For a start, my friend is gay, as are the couple who had lent him Winston Churchill's old flat. The party had a memory of heterosexual exuberance in the shape of two great-grandsons of H.G. Wells, through his liaison with Rebecca West, but this was not the British establishment that either Wells or Churchill would have recognized. This is a city where even the ideological conservatives can pride themselves on their lack of military virtue, their tolerance, their exuberance, and on the diversity around them. Selling the war as a crusade won't do, even though it is Blair's instinct, since he wants everything he does to be part of a moral struggle.

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The non-ideological conservatives have never been enthusiasts for the war. The Downing Street memos have made it obvious to everyone how much the institutional conservatism of the civil service was outraged by the Bush approach to Iraq. Such people might be dismissed as ineffectual liberals, but the most influential Conservative paper, the Daily Mail, a tabloid that sells 2 and a half million copies, could never be called either liberal or ineffective. It is violently anti-foreigner and devoted pages to abusing Jacques Chirac on the morning of the bomb, because he had insulted British food. But it also regards Americans as foreign, and has been notably skeptical about the war.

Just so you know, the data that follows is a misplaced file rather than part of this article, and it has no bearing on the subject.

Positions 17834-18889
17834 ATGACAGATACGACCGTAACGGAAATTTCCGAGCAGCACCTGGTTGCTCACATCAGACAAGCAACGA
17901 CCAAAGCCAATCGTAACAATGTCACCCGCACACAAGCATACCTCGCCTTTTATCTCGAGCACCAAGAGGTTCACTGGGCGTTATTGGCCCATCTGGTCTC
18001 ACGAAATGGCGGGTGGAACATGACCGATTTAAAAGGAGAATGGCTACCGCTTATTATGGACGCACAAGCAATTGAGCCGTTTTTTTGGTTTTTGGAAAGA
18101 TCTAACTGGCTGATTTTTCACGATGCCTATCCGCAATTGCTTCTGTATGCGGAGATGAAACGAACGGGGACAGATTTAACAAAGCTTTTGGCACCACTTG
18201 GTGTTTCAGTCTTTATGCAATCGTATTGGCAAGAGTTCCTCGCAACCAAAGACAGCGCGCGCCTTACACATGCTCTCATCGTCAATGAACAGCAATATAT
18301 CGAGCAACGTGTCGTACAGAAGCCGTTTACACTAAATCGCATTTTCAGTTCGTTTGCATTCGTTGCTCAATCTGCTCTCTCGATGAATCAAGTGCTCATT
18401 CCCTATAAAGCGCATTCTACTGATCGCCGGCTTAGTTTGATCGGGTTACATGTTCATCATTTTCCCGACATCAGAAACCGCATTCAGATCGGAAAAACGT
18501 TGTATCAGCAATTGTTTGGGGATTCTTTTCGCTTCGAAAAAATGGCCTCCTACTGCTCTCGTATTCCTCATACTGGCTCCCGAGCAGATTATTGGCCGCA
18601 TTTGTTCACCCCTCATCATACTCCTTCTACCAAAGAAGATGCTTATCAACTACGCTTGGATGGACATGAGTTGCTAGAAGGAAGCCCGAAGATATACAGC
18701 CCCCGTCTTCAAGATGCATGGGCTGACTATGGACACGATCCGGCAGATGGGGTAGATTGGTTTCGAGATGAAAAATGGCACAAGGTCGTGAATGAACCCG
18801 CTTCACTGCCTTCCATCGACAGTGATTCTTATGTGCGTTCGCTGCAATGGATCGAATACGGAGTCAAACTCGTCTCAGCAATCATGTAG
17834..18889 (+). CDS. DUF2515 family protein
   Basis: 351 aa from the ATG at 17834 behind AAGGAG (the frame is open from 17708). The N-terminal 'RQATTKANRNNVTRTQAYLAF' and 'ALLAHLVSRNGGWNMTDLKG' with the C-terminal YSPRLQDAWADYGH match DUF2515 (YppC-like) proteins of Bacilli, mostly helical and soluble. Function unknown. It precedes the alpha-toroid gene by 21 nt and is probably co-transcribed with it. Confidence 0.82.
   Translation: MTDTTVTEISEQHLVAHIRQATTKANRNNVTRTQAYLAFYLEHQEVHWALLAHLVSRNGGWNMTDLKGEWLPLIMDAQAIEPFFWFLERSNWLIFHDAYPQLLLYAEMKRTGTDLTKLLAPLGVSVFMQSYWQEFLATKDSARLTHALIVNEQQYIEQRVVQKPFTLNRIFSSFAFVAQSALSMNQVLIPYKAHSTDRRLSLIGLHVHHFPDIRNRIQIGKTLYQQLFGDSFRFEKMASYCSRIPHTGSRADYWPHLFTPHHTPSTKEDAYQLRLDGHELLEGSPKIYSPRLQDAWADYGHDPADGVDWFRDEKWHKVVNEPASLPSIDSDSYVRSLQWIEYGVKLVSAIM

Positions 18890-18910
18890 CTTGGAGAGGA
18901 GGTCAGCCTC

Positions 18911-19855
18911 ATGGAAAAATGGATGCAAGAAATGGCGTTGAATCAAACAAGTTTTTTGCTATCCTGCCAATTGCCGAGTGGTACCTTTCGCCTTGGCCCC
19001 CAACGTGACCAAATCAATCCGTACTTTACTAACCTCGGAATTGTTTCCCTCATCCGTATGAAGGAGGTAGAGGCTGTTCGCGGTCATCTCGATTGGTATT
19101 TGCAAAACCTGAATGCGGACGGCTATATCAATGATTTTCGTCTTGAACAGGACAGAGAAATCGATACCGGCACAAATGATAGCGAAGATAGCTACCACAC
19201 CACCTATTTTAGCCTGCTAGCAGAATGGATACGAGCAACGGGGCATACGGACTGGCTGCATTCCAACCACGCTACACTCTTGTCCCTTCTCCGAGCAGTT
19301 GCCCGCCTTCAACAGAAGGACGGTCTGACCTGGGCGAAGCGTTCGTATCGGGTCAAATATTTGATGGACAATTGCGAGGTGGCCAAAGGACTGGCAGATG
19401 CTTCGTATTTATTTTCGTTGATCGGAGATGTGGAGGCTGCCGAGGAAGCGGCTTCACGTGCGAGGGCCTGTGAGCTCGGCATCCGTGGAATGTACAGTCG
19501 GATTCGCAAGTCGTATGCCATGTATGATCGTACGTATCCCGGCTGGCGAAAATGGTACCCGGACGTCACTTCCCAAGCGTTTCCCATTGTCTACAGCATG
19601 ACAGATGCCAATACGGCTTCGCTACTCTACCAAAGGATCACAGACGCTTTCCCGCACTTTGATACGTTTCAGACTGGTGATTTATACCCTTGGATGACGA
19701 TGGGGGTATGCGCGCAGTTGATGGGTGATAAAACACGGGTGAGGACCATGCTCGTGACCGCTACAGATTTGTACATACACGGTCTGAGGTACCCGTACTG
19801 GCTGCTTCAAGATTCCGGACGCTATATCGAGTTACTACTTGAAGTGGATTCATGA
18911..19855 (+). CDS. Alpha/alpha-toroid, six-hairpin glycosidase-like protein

The Mail, and perhaps the Murdoch press as well, will probably conclude that this is all the fault of foreigners, asylum-seekers, and similar shifty types. In the dog-grooming parlor where my teenage daughter is working this summer, they all read Rupert Murdoch's Sun, and they all knew at once that the bombs were what happens "when you let the Ahmeds in." If it turns out that the bombers were native British Muslims, this sentiment will be heard more widely.

Such a rise in racial and religious tension must be one of the things that Tony Blair is most afraid of. But he, too, has little choice. He too must believe that the bomb shows he was right all along. His broad strategy has always been clear. First, and whatever happens, Britain's position in the world depends on its standing as an American client state, which must be maintained at all costs. As his chief of staff, Jonathan Powell, a very intelligent man, told a British ambassador setting off to Washington, "You must get up the arse of the White House and stay there."